Stocks moved mostly lower during trading on Tuesday, extending the pullback seen over the course of the previous session. The Nasdaq hit its worst intraday level in well over a month in early trading but rebounded to end the day only modestly lower.
After plunging as much as 2.2 percent, the tech-heavy Nasdaq closed down just 12.43 points or 0.1 percent at 13,389.43. Meanwhile, the Dow tumbled 473.66 points or 1.4 percent to 34,269.16 and the S&P 500 slid 36.33 points or 0.9 percent to 4,152.10.
The weakness on Wall Street partly reflected concerns about an acceleration in the rate of inflation and potential monetary policy tightening by the Federal Reserve.
The Fed has attributed the increase in inflation to “transitory factors,” although analysts have suggested the central bank will still begin considering tapering its asset purchases in the coming months.
Adding to the inflation concerns, the Labor Department released a report showing the number of job openings reached a series high of 8.1 million on the last business day of March.
The data led to worries that employers will have to raise wages to entice workers, which could carry over into higher inflation.
The inflation concerns contributed to an early sell-off by tech stocks, although selling pressure waned over the course of the session.
Tech giant Apple (AAPL) tumbled as much as 3.2 percent in early trading to hit its lowest intraday level in over a month before regaining ground and ending the day down by 0.7 percent.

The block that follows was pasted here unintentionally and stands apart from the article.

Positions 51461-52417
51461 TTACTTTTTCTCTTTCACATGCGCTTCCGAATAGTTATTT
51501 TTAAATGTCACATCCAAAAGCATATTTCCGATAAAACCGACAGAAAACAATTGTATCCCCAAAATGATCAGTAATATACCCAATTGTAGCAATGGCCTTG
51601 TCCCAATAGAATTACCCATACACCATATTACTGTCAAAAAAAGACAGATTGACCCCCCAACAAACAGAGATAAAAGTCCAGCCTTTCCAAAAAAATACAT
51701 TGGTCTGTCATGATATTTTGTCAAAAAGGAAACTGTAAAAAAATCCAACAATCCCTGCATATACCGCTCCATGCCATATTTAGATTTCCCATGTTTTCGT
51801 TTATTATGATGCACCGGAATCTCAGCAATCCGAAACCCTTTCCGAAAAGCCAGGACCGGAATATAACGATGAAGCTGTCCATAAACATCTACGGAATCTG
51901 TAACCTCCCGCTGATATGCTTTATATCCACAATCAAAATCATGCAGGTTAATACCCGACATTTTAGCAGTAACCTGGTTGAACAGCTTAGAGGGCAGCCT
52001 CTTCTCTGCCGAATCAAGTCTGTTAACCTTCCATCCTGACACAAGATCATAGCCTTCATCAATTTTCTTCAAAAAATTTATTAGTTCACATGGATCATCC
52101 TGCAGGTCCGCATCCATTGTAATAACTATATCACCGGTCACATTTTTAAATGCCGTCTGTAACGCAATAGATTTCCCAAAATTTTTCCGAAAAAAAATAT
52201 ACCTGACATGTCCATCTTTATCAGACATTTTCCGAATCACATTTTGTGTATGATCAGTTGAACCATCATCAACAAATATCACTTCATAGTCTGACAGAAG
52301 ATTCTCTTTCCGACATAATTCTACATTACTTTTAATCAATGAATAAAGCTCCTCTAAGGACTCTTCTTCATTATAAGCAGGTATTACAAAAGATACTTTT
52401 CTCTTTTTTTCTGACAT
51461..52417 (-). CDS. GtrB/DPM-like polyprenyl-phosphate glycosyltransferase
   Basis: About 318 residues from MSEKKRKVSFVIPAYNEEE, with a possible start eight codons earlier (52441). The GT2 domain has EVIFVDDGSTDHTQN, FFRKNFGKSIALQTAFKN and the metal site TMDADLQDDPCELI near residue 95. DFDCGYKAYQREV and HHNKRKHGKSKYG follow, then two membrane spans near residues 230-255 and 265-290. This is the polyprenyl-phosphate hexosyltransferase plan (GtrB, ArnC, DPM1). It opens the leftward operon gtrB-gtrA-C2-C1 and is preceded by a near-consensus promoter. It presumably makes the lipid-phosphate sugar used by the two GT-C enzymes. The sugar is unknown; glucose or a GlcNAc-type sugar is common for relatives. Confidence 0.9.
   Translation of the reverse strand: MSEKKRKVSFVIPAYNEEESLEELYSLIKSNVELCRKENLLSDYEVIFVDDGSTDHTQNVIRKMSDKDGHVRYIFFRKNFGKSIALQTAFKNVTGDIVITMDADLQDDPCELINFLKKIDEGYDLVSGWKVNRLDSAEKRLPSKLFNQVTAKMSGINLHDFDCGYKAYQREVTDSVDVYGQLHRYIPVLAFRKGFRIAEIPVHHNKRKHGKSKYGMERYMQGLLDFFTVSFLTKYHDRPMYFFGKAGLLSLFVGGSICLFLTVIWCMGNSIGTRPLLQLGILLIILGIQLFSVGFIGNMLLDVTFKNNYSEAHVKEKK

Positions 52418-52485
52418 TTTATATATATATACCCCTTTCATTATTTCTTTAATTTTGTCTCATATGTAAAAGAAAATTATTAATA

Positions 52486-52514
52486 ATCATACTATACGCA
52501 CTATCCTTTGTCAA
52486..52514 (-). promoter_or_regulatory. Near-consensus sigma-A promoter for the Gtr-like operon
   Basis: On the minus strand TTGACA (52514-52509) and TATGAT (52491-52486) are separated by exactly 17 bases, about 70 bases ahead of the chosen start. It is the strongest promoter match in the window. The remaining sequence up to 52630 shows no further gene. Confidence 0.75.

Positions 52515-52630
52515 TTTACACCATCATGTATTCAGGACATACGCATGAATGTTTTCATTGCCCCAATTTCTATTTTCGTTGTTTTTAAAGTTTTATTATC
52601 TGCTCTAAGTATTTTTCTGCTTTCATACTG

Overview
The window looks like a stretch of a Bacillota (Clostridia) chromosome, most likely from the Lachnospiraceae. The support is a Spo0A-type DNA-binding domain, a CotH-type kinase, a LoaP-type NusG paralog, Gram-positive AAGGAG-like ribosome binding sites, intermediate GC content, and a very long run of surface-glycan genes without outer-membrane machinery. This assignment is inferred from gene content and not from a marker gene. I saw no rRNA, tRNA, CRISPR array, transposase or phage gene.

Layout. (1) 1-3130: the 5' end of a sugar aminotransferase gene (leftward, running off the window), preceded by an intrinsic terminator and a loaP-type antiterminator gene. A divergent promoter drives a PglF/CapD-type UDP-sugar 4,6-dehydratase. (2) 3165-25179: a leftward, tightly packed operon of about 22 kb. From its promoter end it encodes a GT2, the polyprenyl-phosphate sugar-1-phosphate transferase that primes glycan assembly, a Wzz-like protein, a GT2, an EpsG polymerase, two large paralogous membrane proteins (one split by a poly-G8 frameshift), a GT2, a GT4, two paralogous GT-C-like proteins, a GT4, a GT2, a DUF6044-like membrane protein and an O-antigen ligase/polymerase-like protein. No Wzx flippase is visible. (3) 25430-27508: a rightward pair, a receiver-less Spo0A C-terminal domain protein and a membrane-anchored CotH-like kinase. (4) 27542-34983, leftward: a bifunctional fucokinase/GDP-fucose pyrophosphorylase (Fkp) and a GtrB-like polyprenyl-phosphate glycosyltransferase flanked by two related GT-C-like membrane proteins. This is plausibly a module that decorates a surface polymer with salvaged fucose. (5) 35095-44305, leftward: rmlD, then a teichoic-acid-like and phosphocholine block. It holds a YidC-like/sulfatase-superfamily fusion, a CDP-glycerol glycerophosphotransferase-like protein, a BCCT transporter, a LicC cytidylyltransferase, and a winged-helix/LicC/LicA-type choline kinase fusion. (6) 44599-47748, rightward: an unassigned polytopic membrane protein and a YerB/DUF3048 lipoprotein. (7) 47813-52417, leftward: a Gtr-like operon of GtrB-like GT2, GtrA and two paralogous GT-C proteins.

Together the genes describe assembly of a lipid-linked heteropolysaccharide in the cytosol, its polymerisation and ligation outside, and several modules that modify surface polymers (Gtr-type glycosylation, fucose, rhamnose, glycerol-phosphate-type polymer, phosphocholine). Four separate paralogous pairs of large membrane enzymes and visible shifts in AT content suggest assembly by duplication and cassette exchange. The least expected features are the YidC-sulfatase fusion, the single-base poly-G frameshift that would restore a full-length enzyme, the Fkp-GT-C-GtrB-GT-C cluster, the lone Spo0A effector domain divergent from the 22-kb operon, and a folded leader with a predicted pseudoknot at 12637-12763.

Shares of Tesla (TSLA) slumped by 1.9 percent after a report from Reuters said the electric car maker has halted plans to buy land to expand its Shanghai plant and make it a global export hub.
Housing stocks turned in some of the worst performances on the day, with the Philadelphia Housing Sector Index plunging by 3.2 percent after ending the previous session at its best closing level since a two-for-one split in early 2006.
Substantial weakness was also visible among oil stocks, as reflected by the 2.4 percent slump by the NYSE Arca Oil Index. The index extended the pullback seen after it reached a one-year intraday high in early trading on Monday.
The weakness among oil stocks came even though the price of crude oil turned higher over the course of the session after an early drop.
Computer hardware stocks also showed a significant move to the downside, dragging the NYSE Arca Computer Hardware Index down by 2.4 percent to its lowest closing level in over a month.
Transportation, banking and commercial real estate stocks also saw notable weakness, while steel and gold stocks bucked the downtrend.
In overseas trading, most stock markets across the Asia-Pacific region moved sharply lower during trading on Tuesday. Japan’s Nikkei 225 Index plummeted by 3.1 percent, while Hong Kong Hang Seng Index tumbled by 2 percent.
The major European markets also showed significant moves to the downside on the day. While the U.K.’s FTSE 100 Index plunged by 2.5 percent, the French CAC 40 Index and the German DAX Index slumped by 1.9 percent and 1.8 percent, respectively.
In the bond market, treasuries extended the downward move seen over the course of the previous session. Subsequently, the yield on the benchmark ten-year note, which moves opposite of its price, rose by 2.2 basis points to 1.624 percent.
In light of the concerns about inflation, trading on Wednesday may be impacted by reaction to a report on consumer prices in the month of April.
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